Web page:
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Cornelius News

Lake Norman real estate’s ‘best year ever’?

Sept. 8. Home prices across the U.S. keep marching on, especially in the South and West, according to the  new S&P CoreLogic Case-Shiller Indices, a leading measure of U.S. home prices.

June data, the latest available, shows that home prices continued their rise across the country over the last 12 months.

The national index rose 5.1 percent in June, unchanged from May. Portland led the way with a sizzling 12.6 percent year-over-year price increase, followed by Seattle with 11 percent and Denver with a 9.2 percent rise. It’s doubtful that’s sustainable, of course. Charlotte was right in there at Case-Shiller’s national average of the Top 20 markets by size: 5.1 percent.

“Home prices continued to rise across the country led by the West and the South,” says David M. Blitzer, managing director of the Index Committee at S&P Dow Jones Indices. Nationally, home prices have risen at a consistent 4.8 percent annual pace over the last two years without showing any signs of slowing.

Some markets may have already since their most rapid growth in home prices. According to Case-Shiller, home prices rose only 2 percent in New York and Washington, D.C., and 3 percent in Chicago. Of course, that’s nothing to sneeze at.

Sales of existing homes are at running at about 5.5 million units with inventory levels under five months, indicating a fairly tight market. Meanwhile, sales of new single-family homes were at a 654,000 seasonally adjusted annual rate in July, the highest rate since November 2007.

While the real estate sector and consumer spending are contributing to economic growth, business capital spending continues to show weakness, not so much in the Charlotte region, which continues to be a growth market.

Lake Norman Realty has just opened a second office in Mooresville; Allen Tate has just opened a Statesville office.

“2016 may prove to be the best year ever for real estate in the Lake Norman region,” said Abigail Jennings, president of Lake Norman Realty. “Looking ahead, we are anticipating another strong year of sales for 2017,” she said.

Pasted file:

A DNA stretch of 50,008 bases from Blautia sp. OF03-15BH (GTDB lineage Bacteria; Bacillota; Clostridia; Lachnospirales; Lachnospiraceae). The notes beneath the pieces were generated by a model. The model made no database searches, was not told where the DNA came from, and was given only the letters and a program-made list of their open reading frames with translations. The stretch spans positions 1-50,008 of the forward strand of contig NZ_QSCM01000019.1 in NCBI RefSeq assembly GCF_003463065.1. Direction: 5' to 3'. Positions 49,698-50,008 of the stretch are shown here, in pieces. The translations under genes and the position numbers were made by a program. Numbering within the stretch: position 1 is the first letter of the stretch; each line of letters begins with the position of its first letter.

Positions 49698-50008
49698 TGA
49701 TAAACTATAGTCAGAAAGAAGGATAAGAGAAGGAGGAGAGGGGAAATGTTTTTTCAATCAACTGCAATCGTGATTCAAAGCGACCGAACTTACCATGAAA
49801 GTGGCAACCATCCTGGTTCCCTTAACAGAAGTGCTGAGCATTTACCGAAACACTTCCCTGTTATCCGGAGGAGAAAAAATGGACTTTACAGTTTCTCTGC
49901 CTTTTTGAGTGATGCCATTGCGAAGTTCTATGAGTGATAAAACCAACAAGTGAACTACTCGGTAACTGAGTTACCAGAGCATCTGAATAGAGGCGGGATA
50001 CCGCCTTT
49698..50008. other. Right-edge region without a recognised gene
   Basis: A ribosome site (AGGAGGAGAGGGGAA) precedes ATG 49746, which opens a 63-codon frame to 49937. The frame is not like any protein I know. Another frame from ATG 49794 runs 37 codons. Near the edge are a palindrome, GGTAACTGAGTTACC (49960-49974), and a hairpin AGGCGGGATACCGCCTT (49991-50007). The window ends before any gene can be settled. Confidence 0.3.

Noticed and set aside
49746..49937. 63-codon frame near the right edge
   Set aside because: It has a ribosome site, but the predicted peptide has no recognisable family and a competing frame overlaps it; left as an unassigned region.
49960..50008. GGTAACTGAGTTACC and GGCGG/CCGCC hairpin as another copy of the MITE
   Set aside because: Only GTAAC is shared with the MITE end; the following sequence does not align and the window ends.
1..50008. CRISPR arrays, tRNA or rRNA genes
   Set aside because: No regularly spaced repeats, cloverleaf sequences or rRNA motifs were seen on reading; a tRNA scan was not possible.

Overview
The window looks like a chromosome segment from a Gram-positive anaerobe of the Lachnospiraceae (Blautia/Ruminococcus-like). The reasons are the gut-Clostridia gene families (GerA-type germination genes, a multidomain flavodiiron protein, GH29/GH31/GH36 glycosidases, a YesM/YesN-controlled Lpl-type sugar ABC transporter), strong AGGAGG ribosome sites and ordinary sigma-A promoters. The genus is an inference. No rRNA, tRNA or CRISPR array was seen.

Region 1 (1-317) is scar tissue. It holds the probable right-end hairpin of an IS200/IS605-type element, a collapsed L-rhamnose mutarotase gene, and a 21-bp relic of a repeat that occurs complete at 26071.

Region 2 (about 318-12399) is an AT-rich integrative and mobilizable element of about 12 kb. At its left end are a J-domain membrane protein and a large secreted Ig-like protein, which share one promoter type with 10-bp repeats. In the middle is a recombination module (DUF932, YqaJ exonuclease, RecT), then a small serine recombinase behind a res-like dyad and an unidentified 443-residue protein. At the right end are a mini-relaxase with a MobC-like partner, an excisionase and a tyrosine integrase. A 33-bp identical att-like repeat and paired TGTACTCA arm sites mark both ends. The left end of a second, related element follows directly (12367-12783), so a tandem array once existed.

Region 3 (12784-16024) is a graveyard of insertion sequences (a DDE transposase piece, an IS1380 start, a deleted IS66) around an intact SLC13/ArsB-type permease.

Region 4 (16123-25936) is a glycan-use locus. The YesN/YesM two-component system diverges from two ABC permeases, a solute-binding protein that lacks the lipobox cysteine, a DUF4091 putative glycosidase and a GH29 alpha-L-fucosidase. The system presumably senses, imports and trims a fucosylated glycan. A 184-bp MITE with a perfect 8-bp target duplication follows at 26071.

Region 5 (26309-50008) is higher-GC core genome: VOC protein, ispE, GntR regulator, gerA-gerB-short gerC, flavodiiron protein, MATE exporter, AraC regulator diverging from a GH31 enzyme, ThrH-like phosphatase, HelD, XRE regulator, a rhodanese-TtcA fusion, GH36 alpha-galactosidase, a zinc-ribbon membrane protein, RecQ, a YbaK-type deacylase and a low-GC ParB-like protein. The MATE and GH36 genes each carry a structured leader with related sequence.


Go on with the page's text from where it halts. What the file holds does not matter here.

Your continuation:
Meanwhile, it doesn’t look like the supply of new homes is going to moderate prices of existing homes.

“There is a scarcity of land ready to build on as well as a lengthy process to ready that raw land for development,” said Stephanie Gossett, regional vice president for Allen Tate in the Lake Norman region.

“The builders have been trying to catch up with demand, but this, along with higher labor and materials costs, are also driving prices of new construction up. Consequently, a buyer who wants a new home is sometimes paying up to 30 percent more for that home than the competing resale,” she said.

This has many homeowners who are sitting at below 4 percent interest rates in their current homes thinking they may just stay put awhile, which is also not helping the supply issue for would-be buyers of those resales.

In Cornelius

  • A 6,000-square-foot home at 19209 Hidden Cove Lane in The Peninsula has sold for $1.3 million after being listed by Dixie Dean of Allen Tate for $1.349 million. The lakefront home sits on a quiet cove with good views, balconies, a screened porch and a lakefront terrace. The lake level includes a man cave and a wine cellar. There is an office on the main floor, as well as a master suite with a fireplace. Upstairs are three bedrooms and a walk-in attic. The house, which is assessed at $1.19 million, was on the market for 18 days. Pam
  • A 4,545-square-foot house on the lake has sold for $1.87 million after being listed at $1.9 million by Sunny Yates with Keller Williams in Cornelius. The house, which was on the market 2.5 months, has a tax value of $1.28 million. Located at 16418 Pinwhenny Road, the house has a coastal look with water views from most of the rooms. There is a master suite and four guest suites, not to mention a resort style pool area. Lori Jackson of Ivester Jackson represented the buyers.